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Money for Muscle
The New York Mets are through making very rich men of big, strong, slow boppers who bash from both sides of the plate. Too bad. A couple more free-agent signings like their recent blockbusters and the Amazins could have fielded an all-switch-hitting lineup that earned about $3 million per man annually and scored about 11 runs a game. It would have been wild. The Mets would have won 97 games despite a 4.50 team ERA, the fans would have forgiven them for letting Darryl Strawberry walk as a free agent last year, a World Series flag would have flown again over Shea Stadium, and the starting nine would have celebrated by buying the Seattle Mariners.
But alas, Al Harazin, the Mets' new general manager, ended his switch-hitting spending salvo and arrived last Saturday at the baseball winter meetings in Miami Beach looking instead for much-needed pitching and to improve the team's clanging defense. He had no concerns about his offense after a six-day negotiating frenzy between Nov. 27 and Dec. 2, during which he signed outfielder Bobby Bonilla, late of the Pittsburgh Pirates, and first baseman Eddie Murray ( Los Angeles Dodgers) to free-agent contracts totaling $36.5 million. Harazin thus began his regime with a bang, by not only shoving the game's salary structure into new frontiers but also by reviving the Mets as contenders in the weak National League East.
"The way they fell last year, for all the blows they took, Al felt he had to do something the fastest way possible," says San Diego Padres general manager Joe McIlvaine, the former vice-president of baseball operations for the Mets. "It was like an electric jolt."
The jolt was felt throughout baseball. Murray, 35, was given a two-year deal for $7.5 million even though no other team competed strongly for his services. But the five-year, $29 million contract for the 28-year-old Bonilla—the largest ever for a professional athlete in team sports—will have a more profound effect. It set a precedent for the members of the bountiful free-agent class of 1992, which includes Barry Bonds, Eric Davis, Barry Larkin, Kirby Puckett, Cal Ripken, Ryne Sandberg and Ruben Sierra. Moreover, the Bonilla payout will carry deep into baseball's next, yet-to-be-negotiated television contract, which will go into effect in '94 and isn't expected to yield anything close to the $1.5 billion being paid by CBS and ESPN under the current four-year deal.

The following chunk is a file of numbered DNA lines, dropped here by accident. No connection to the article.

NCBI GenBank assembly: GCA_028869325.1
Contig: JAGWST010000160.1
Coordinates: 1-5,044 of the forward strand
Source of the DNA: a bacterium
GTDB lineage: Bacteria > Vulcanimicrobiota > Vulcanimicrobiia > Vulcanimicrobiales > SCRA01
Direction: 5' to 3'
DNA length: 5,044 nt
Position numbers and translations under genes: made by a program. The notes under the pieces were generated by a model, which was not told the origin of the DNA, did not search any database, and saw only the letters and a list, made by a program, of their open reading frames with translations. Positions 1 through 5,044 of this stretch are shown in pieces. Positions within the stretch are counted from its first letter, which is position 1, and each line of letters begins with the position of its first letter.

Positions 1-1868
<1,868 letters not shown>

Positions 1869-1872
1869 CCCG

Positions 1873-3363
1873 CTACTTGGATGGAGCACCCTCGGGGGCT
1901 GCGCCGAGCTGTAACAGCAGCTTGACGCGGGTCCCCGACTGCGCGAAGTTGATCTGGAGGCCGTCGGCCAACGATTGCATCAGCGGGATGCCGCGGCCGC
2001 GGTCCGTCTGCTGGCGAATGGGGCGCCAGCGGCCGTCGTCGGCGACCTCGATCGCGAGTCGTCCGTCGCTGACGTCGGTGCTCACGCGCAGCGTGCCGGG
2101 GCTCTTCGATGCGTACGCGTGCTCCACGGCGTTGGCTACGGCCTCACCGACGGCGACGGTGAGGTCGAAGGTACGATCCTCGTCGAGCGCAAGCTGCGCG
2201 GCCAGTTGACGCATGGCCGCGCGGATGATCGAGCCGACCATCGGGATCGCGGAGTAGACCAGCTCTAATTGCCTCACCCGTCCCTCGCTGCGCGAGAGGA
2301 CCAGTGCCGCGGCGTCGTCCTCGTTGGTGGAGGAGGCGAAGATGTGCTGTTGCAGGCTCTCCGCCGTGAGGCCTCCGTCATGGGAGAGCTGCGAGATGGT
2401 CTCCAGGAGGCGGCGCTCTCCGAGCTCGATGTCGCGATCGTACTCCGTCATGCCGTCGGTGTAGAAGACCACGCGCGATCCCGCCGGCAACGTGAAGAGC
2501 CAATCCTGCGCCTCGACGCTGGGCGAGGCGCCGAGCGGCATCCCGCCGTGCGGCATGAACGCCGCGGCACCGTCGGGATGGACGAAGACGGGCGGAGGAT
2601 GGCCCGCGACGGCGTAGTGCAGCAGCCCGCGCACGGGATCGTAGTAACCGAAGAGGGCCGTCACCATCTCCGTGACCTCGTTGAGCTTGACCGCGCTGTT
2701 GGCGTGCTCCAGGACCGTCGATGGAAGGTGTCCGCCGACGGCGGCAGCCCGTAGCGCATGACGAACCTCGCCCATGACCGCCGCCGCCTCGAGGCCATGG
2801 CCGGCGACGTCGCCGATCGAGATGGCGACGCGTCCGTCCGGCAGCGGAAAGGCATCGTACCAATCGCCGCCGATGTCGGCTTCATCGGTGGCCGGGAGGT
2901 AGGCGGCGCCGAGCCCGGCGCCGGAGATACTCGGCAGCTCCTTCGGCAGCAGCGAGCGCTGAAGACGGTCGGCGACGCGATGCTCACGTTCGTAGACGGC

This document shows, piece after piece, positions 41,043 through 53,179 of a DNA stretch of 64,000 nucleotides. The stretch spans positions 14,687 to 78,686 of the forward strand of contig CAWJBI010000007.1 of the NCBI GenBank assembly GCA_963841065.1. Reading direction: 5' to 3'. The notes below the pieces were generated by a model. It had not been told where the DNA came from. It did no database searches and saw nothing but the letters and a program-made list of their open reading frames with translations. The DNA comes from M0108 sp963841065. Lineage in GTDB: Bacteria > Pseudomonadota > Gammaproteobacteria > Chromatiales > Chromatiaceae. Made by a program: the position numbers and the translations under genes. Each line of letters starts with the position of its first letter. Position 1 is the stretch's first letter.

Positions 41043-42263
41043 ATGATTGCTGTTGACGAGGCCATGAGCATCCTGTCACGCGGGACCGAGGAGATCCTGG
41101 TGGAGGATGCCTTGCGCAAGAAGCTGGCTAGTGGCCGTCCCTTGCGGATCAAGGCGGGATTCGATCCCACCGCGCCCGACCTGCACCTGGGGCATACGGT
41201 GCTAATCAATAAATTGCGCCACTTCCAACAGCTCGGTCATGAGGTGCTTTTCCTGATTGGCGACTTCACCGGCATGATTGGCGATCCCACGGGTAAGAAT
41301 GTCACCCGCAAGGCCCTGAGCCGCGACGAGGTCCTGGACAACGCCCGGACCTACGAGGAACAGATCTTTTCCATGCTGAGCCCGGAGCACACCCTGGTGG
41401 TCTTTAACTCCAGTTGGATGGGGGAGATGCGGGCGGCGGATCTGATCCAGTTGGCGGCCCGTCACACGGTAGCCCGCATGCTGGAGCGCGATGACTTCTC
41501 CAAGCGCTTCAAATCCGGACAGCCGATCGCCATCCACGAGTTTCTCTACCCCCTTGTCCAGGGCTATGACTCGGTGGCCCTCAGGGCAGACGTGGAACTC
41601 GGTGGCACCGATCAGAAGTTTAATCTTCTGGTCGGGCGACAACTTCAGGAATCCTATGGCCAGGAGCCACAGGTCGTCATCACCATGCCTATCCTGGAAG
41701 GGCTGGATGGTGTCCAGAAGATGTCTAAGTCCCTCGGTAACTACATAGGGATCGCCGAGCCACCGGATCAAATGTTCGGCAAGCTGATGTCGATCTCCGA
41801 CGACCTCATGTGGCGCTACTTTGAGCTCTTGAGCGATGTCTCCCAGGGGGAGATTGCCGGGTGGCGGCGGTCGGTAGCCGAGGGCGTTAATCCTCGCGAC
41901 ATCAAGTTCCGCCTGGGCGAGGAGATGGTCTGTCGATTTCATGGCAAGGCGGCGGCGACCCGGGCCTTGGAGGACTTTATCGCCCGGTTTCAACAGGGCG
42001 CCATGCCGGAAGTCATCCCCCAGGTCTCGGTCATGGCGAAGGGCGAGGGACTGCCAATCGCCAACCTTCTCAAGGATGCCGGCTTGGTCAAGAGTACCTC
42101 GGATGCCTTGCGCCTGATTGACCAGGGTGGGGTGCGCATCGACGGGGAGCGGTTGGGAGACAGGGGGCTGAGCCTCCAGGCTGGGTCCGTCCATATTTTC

But Harazin wasn't daunted in the least by financial forecasts, and the Mets weren't the only big-market, big-money team to open its wallet to free agents last week: The Chicago Cubs gave former Dodger pitcher Mike Morgan (one winning year out of 11 in the big leagues) $12.5 million for four years; L.A. signed pitcher Tom Candiotti ( Toronto Blue Jays) and re-signed Orel Hershiser for a combined $25.5 million.
These teams, especially the Mets, have the money, and nobody can stop them from spending it. Harazin became G.M. in September, and the Mets brass, abandoning their tradition of building from within, gave him the freedom and tons of dough to rescue a depressed team, one that in 1991 went 77-84 and finished fifth, 20� games out. Harazin wasted little time, but has he wasted money?
"I know people say we overpaid," he says. "But look at Eddie's track record, and don't tell me he's overpaid. O.K., maybe I could have saved a couple hundred thousand a year with him. but I couldn't take that chance. With Bobby, six teams were after him. I would have gotten more blame if I hadn't got him."
Harazin's revamped lineup will be a powerful and extremely versatile one that could include six switch-hitters: Bonilla, Murray, Howard Johnson, Gregg Jefferies, Vince Coleman and Todd Hundley. Bonilla has been one of the better players in the National League the past four years, but as good as Bonilla is, he's not in the same class as Bonds, Larkin, Sierra, Will Clark, Jose Canseco or a number of others. Bonilla hit only 18 homers last year. "He's no Darryl Strawberry," says a former Pittsburgh teammate. "He won't hit 35 homers and carry a team. Bobby's a good player; he's probably in the top 20 in baseball. But he's not close to Bonds."